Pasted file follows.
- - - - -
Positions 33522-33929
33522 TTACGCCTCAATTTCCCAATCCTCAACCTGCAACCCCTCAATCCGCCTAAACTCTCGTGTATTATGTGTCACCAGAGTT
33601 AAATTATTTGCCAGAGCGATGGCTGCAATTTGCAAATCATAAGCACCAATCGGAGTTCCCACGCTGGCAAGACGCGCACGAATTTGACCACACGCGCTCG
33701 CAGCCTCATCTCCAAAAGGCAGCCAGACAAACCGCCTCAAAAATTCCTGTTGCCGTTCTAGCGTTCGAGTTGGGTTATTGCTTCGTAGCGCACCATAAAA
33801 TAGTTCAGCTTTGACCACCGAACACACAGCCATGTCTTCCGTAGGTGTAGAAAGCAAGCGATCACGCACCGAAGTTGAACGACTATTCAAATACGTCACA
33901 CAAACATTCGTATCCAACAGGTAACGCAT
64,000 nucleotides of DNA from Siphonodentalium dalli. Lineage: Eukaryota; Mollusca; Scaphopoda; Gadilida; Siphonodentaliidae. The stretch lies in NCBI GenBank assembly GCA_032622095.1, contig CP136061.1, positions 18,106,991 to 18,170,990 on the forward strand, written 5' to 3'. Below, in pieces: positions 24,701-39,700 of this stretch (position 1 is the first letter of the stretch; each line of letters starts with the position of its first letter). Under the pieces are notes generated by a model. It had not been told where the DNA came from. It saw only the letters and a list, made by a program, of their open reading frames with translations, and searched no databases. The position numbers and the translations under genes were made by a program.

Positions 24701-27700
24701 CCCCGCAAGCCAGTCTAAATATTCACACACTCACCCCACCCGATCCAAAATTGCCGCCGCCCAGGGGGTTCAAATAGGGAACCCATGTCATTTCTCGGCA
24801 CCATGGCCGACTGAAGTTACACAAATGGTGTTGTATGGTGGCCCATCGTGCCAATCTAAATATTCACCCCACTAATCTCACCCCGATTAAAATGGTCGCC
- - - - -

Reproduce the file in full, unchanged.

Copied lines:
Positions 33522-33929
33522 TTACGCCTCAATTTCCCAATCCTCAACCTGCAACCCCTCAATCCGCCTAAACTCTCGTGTATTATGTGTCACCAGAGTT
33601 AAATTATTTGCCAGAGCGATGGCTGCAATTTGCAAATCATAAGCACCAATCGGAGTTCCCACGCTGGCAAGACGCGCACGAATTTGACCACACGCGCTCG
33701 CAGCCTCATCTCCAAAAGGCAGCCAGACAAACCGCCTCAAAAATTCCTGTTGCCGTTCTAGCGTTCGAGTTGGGTTATTGCTTCGTAGCGCACCATAAAA
33801 TAGTTCAGCTTTGACCACCGAACACACAGCCATGTCTTCCGTAGGTGTAGAAAGCAAGCGATCACGCACCGAAGTTGAACGACTATTCAAATACGTCACA
33901 CAAACATTCGTATCCAACAGGTAACGCAT
64,000 nucleotides of DNA from Siphonodentalium dalli. Lineage: Eukaryota; Mollusca; Scaphopoda; Gadilida; Siphonodentaliidae. The stretch lies in NCBI GenBank assembly GCA_032622095.1, contig CP136061.1, positions 18,106,991 to 18,170,990 on the forward strand, written 5' to 3'. Below, in pieces: positions 24,701-39,700 of this stretch (position 1 is the first letter of the stretch; each line of letters starts with the position of its first letter). Under the pieces are notes generated by a model. It had not been told where the DNA came from. It saw only the letters and a list, made by a program, of their open reading frames with translations, and searched no databases. The position numbers and the translations under genes were made by a program.

Positions 24701-27700
24701 CCCCGCAAGCCAGTCTAAATATTCACACACTCACCCCACCCGATCCAAAATTGCCGCCGCCCAGGGGGTTCAAATAGGGAACCCATGTCATTTCTCGGCA
24801 CCATGGCCGACTGAAGTTACACAAATGGTGTTGTATGGTGGCCCATCGTGCCAATCTAAATATTCACCCCACTAATCTCACCCCGATTAAAATGGTCGCC